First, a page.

The Jakarta Post
The government is joining hands with e-commerce players and tech firms to provide training for small and medium enterprises (SMEs), to boost digital inclusion among small businesses and to improve their skills amid the COVID-19 crisis.
The Communications and Information Ministry announced on Monday a partnership with the Indonesian E-commerce Association (IdEA) to roll out online classes for 2,500 SMEs from Oct. 5 to Dec. 12.
Communications and Information Minister Johnny G. Plate said the program was aimed at SMEs outside of Java, particularly those in the outermost, frontier and the least developed (3T) regions and those located in the country’s five priority tourism destinations, including Borobudur in Central Java, Mandalika in West Nusa Tenggara, and Lake Toba in North Sumatra.
“We’ve seen that the successful cases of SME digitalization mostly occur on Java island. So, we want the same success for SMEs all around the nation,” he said at the program launch. “We also want to see those already on the digital platforms upscaling their businesses.”
He went on to say that around 9.4 million SMEs had gone online to date, closing in on the government’s target of having 10 million SMEs going digital by the end of the year.
Indonesia’s economy relies heavily on small businesses, which account for more than 60 percent of gross domestic product (GDP) and employ a majority of the labor force. The small businesses have been hit hard by the COVID-19 outbreak, as the economy shrank by 5.32 percent year-on-year (yoy) in the second quarter of this year.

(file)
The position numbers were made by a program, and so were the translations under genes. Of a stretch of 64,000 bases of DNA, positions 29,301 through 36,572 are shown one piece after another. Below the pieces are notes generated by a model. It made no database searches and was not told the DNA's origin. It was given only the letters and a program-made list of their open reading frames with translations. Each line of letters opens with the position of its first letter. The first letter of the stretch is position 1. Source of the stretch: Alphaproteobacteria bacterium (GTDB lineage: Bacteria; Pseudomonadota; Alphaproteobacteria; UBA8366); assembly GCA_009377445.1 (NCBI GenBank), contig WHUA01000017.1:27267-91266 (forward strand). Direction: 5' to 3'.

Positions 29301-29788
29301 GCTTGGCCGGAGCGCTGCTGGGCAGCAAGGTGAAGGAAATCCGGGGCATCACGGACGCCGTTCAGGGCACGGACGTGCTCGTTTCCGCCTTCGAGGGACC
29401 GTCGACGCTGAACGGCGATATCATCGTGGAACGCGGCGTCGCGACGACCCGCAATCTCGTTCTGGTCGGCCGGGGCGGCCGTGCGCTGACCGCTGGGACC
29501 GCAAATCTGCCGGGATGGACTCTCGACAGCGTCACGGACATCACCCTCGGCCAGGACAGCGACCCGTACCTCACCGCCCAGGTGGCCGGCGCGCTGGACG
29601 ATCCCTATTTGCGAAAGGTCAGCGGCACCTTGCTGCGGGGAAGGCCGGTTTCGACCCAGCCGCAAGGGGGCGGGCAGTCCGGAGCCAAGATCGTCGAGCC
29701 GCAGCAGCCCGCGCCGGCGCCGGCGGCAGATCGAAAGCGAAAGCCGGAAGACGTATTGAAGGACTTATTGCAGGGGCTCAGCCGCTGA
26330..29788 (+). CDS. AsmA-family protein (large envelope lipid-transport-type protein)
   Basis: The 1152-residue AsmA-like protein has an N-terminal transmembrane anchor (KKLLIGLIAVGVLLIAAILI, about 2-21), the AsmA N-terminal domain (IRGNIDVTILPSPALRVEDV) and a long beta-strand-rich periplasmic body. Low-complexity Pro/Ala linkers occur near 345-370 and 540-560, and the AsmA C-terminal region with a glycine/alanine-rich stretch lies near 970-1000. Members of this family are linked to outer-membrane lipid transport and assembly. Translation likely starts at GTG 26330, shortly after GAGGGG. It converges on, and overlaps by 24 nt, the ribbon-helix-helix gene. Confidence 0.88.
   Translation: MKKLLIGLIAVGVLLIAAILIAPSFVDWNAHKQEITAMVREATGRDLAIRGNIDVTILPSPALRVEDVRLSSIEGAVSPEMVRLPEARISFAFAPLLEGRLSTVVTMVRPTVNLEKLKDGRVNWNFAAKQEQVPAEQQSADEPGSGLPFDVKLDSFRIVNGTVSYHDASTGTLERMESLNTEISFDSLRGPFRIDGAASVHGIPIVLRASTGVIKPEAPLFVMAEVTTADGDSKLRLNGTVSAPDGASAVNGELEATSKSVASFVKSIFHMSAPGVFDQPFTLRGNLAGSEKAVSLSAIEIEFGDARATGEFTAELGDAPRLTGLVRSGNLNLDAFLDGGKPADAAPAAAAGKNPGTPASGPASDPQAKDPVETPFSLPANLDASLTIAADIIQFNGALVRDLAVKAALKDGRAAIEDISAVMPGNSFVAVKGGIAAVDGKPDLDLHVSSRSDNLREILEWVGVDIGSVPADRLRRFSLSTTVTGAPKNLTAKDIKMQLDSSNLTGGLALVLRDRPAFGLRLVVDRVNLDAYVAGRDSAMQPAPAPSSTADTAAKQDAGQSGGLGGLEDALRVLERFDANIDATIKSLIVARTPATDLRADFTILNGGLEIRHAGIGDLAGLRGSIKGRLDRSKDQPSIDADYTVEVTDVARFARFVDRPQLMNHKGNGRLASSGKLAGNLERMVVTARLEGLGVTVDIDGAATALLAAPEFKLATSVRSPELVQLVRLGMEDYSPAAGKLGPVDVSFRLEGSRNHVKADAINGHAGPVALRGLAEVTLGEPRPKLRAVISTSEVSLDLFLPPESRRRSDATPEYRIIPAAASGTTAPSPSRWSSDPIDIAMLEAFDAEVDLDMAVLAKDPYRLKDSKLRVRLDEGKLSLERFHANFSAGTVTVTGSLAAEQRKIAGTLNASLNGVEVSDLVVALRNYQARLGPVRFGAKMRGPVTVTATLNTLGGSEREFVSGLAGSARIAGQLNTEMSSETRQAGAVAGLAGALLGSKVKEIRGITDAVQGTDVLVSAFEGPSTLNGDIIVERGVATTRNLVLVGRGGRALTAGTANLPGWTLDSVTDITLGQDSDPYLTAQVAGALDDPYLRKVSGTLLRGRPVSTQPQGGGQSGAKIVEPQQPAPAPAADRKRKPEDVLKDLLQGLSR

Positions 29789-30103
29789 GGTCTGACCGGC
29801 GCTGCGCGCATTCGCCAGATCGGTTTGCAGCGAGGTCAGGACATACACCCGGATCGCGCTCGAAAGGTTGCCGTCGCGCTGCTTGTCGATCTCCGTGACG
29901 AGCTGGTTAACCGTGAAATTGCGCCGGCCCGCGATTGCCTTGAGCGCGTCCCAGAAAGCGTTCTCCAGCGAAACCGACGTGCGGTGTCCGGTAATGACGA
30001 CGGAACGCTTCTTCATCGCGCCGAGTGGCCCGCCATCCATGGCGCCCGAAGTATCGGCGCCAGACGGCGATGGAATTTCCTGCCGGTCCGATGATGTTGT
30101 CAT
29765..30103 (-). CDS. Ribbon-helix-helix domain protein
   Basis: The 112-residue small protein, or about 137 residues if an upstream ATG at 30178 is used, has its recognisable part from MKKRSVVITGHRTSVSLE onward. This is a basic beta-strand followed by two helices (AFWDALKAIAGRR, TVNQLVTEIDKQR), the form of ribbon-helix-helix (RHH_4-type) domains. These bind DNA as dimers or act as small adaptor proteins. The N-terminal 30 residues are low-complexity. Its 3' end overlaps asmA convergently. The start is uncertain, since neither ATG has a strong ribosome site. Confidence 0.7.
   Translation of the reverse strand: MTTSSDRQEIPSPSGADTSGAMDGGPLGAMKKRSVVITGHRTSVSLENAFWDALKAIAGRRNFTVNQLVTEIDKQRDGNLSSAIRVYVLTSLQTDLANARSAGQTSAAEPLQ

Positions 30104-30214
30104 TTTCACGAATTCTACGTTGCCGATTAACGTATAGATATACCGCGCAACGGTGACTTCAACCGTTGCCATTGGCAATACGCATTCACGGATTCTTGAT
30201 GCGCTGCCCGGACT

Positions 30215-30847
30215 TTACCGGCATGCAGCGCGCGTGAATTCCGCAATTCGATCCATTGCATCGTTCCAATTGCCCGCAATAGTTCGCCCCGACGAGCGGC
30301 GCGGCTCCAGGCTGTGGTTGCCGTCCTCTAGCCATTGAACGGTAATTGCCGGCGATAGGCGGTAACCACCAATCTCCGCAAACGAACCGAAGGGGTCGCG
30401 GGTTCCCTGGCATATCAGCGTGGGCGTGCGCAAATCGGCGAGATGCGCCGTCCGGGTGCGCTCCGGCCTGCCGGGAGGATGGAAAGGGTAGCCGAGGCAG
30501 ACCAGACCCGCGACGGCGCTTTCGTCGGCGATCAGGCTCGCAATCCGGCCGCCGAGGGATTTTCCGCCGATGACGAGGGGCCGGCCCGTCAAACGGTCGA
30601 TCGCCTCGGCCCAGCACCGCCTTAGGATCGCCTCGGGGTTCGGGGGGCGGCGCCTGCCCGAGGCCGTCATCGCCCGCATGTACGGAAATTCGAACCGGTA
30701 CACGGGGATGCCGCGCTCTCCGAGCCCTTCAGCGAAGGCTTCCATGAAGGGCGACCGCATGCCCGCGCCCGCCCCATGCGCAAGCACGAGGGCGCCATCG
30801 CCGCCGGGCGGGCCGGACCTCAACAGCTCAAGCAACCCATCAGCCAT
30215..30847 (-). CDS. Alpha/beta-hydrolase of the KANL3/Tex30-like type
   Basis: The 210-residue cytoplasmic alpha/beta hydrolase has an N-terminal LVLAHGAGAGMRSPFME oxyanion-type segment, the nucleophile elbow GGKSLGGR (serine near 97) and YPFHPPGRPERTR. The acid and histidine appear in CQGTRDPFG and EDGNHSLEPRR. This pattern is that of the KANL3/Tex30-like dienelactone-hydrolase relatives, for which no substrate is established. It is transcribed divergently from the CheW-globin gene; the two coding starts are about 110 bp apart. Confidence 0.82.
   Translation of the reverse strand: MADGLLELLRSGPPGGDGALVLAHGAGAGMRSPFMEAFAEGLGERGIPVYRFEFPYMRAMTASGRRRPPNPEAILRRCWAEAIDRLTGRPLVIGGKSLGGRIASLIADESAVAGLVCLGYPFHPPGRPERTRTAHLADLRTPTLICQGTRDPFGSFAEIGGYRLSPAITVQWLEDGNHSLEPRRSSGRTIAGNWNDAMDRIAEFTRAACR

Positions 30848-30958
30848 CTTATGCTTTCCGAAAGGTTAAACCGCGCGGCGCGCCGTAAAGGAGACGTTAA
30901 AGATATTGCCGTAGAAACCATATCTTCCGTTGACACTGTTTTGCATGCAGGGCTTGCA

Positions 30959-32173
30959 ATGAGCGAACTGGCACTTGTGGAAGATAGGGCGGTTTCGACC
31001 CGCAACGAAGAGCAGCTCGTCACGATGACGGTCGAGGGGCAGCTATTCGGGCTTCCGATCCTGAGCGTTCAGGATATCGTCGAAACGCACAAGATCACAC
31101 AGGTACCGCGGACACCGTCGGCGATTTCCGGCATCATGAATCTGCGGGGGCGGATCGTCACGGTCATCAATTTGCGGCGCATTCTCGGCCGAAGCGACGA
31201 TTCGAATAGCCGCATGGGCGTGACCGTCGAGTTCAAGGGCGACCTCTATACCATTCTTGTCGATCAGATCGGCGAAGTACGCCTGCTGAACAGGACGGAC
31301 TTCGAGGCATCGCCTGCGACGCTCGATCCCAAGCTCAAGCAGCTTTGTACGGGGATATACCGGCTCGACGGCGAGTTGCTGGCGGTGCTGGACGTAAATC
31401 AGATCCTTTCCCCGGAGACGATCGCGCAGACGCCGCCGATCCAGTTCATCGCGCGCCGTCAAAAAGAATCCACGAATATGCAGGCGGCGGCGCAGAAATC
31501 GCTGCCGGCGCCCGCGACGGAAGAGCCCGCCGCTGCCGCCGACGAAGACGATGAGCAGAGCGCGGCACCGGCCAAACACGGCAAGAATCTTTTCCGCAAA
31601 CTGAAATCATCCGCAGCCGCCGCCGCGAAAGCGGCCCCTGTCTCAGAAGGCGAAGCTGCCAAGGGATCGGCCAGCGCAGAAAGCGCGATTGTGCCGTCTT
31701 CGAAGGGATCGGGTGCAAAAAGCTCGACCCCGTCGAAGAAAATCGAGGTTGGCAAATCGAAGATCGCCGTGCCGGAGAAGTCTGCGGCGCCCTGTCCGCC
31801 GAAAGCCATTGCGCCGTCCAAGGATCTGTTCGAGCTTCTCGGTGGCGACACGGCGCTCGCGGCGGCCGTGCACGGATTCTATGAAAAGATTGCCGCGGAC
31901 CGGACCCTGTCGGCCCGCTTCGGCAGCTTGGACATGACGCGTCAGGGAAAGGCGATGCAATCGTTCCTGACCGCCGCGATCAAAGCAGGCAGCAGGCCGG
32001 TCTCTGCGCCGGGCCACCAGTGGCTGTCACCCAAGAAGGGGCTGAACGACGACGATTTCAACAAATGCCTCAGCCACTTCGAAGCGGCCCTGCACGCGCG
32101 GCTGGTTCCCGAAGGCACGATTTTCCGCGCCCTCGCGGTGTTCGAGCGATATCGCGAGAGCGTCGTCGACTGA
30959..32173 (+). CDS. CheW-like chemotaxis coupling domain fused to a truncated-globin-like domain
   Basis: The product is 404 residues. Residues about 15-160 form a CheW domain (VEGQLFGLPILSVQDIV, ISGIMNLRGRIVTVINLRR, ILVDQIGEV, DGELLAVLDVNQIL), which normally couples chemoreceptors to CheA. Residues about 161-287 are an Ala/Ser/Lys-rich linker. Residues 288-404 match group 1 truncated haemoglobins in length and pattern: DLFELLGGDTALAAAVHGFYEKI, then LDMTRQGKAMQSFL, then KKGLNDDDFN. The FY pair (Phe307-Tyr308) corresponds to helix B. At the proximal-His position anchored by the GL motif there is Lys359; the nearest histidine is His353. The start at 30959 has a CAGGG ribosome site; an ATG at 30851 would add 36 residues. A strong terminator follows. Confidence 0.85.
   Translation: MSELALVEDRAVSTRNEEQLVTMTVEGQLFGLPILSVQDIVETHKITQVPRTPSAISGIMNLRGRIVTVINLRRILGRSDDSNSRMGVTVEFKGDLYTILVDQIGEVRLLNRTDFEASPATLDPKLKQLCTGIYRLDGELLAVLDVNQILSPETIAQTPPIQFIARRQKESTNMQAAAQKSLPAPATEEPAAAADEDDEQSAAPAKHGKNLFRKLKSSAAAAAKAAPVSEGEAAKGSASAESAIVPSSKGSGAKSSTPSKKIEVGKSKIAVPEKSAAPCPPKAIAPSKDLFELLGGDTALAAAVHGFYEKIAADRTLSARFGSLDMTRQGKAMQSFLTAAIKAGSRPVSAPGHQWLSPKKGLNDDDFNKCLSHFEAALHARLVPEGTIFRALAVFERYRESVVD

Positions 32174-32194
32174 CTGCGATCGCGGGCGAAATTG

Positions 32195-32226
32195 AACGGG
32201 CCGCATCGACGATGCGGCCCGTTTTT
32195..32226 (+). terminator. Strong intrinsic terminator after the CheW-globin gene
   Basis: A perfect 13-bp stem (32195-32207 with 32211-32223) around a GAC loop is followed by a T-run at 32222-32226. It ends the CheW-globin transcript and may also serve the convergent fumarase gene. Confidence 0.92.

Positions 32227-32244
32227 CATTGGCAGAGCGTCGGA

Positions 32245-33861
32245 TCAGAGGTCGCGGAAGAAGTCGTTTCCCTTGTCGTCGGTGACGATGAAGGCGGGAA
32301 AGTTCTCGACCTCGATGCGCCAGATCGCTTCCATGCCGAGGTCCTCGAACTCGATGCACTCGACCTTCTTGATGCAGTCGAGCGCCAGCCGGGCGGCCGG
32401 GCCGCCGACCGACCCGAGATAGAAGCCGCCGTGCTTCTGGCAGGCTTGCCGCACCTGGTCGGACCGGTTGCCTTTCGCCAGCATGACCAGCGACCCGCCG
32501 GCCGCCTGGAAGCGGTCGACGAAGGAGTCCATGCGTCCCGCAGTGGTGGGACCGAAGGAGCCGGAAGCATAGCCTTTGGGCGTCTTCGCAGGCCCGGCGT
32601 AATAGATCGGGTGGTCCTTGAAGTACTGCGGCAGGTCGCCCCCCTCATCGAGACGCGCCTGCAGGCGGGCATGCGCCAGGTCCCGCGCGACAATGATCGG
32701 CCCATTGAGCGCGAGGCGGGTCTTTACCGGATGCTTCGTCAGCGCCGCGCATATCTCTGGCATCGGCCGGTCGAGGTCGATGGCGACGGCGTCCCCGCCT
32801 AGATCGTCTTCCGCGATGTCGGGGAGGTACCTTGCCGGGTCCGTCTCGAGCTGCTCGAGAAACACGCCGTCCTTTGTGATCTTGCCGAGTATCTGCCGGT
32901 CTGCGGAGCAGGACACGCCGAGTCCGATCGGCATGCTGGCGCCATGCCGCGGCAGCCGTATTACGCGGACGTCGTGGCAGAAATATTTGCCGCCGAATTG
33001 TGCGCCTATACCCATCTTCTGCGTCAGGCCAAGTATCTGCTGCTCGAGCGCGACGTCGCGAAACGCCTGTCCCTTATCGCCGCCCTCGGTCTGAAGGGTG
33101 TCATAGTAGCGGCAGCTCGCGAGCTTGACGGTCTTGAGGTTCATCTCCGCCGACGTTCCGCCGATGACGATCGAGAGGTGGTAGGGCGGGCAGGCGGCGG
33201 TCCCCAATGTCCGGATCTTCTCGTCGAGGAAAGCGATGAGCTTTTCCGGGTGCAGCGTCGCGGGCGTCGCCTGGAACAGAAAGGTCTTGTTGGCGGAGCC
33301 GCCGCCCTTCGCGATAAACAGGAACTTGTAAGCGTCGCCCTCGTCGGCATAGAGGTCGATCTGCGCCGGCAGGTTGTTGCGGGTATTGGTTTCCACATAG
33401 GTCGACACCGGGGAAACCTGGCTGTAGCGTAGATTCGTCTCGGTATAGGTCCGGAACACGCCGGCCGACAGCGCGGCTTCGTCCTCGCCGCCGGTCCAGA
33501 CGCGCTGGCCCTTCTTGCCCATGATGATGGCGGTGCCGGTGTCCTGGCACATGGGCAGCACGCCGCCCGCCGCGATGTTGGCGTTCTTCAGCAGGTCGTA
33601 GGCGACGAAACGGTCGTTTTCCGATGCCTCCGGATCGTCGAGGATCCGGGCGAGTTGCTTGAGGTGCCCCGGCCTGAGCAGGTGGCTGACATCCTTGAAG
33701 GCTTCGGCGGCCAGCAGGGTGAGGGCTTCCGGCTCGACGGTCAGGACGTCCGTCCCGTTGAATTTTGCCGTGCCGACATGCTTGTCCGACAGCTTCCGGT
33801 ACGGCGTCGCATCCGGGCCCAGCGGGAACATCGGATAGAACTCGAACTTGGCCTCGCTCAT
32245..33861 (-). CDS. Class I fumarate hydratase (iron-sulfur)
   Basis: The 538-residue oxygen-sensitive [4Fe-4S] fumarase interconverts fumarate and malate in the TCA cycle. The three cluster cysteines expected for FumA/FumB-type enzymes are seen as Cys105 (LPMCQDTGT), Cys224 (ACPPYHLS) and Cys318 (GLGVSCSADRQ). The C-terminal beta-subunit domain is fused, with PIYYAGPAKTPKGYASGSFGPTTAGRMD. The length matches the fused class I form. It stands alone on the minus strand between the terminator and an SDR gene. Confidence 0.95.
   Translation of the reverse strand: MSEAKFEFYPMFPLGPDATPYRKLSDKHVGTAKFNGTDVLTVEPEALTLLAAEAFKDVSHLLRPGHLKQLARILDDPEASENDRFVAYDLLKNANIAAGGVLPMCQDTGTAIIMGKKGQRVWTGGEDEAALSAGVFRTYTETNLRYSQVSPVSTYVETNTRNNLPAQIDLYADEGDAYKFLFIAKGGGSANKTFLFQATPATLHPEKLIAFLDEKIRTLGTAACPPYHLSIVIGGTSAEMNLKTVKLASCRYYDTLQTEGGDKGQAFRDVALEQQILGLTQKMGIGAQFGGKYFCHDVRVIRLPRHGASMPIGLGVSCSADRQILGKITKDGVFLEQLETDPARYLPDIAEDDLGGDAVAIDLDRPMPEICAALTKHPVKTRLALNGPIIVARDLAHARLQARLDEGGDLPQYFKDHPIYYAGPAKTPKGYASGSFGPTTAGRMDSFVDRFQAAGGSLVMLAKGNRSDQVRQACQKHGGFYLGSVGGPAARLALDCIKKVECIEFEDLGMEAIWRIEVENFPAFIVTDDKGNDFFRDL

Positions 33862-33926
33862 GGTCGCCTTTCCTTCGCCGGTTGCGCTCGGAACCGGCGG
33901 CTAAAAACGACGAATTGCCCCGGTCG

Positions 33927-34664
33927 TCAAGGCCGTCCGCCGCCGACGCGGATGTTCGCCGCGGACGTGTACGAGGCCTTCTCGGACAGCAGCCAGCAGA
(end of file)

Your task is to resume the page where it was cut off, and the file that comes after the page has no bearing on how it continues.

A Mandiri Institute study shows that digitalized micro, small and medium enterprises (MSMEs) can help Indonesia significantly reduce the GDP impact of the pandemic.
The study also found that MSMEs that have an online presence are more resilient, as they are more likely to continue producing and selling goods and to have a longer runway to survive the health crisis.
IdEA chairman Bima Laga said that participants could join 60 classes such as digital branding, soft skill development and business financing.
“After the training, we would like to also track their sales to see if there is any increase,” he said. “We hope that the participants can have greater digital literacy and improve their livelihood.”
The Communications and Information Ministry accessibility agency director, Anang Latif, said that the program would take in 6,500 applicants for the first phase. If the current participants’ businesses showed an improvement, the second batch would be in the pipeline for next year, he added.
“Going digital is inevitable. We want SMEs to know how to utilize online platforms to prepare themselves for the 5G era when the internet connection will serve them better,” he said.
Earlier last week, the Trade Ministry also announced its partnership with social media giant Facebook to open online classes and a shopping festival for SMEs between October this year and January 2021.
“Through the collaboration, the local SMEs are expected to attain new skills and knowledge to survive, grow and expand their markets through online platforms like Facebook, Instagram and WhatsApp,” Trade Minister Agus Suparmanto said in a statement on Oct. 3.
During the event, the ministry and Facebook will hold online classes on how to utilize Facebook and Instagram for businesses, as well as an online bazaar via Instagram, among other events.
“We acknowledge that adopting digital platforms is not easy as there are still many groups of people that have not been able to maximize digital services usage. That is why we’ve launched this program to help accelerate the SMEs’ digital transformation,” Facebook Indonesia public policy head Ruben Hattari said.